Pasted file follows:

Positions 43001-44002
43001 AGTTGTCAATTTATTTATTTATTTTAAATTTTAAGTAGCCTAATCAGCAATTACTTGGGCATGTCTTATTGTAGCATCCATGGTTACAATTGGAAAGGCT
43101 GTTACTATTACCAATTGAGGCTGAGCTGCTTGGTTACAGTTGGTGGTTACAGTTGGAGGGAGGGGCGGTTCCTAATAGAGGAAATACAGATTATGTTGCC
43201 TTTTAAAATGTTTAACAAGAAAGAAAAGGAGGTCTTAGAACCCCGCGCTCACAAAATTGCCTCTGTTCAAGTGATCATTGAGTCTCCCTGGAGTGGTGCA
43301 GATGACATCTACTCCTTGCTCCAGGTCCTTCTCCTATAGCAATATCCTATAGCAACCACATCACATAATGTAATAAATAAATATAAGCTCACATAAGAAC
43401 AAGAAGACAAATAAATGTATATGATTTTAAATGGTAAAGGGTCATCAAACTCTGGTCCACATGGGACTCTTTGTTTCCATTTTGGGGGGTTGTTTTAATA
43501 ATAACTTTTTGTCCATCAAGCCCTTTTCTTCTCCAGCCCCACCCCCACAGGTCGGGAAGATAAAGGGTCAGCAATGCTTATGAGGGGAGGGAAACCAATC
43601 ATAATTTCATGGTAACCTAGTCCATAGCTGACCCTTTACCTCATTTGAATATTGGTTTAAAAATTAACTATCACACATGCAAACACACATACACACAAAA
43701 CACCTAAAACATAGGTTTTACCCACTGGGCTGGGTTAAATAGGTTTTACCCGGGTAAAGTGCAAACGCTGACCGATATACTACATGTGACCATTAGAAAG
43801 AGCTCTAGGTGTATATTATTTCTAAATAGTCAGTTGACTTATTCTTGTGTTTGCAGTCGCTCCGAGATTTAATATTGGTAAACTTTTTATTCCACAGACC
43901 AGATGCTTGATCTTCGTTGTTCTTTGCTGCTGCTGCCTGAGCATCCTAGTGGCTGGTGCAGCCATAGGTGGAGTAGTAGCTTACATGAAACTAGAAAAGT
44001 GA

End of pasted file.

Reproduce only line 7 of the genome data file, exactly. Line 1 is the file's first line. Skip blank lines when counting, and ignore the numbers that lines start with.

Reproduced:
43501 ATAACTTTTTGTCCATCAAGCCCTTTTCTTCTCCAGCCCCACCCCCACAGGTCGGGAAGATAAAGGGTCAGCAATGCTTATGAGGGGAGGGAAACCAATC